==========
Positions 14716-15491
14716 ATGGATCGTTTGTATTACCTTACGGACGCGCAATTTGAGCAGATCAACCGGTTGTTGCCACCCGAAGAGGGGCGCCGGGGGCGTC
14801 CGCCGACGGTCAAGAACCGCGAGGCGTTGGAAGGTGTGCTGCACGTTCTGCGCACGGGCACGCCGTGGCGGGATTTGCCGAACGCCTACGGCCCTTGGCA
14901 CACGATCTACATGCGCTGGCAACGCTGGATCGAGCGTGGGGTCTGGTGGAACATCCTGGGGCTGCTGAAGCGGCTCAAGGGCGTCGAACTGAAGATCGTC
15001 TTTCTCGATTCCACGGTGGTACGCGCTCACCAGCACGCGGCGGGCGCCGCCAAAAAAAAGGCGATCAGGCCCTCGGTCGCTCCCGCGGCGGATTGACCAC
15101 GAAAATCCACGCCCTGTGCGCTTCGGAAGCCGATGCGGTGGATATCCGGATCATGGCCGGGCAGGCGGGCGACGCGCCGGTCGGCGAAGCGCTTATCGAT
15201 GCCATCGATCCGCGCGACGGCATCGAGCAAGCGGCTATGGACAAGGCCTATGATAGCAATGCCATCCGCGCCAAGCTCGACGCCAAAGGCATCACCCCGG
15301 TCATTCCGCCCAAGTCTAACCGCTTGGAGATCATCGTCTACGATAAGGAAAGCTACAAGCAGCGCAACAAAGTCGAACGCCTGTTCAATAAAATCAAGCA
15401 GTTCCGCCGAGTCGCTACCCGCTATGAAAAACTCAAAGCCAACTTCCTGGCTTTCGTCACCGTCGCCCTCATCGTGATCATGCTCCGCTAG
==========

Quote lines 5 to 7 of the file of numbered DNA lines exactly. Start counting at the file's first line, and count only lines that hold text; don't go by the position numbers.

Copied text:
15001 TTTCTCGATTCCACGGTGGTACGCGCTCACCAGCACGCGGCGGGCGCCGCCAAAAAAAAGGCGATCAGGCCCTCGGTCGCTCCCGCGGCGGATTGACCAC
15101 GAAAATCCACGCCCTGTGCGCTTCGGAAGCCGATGCGGTGGATATCCGGATCATGGCCGGGCAGGCGGGCGACGCGCCGGTCGGCGAAGCGCTTATCGAT
15201 GCCATCGATCCGCGCGACGGCATCGAGCAAGCGGCTATGGACAAGGCCTATGATAGCAATGCCATCCGCGCCAAGCTCGACGCCAAAGGCATCACCCCGG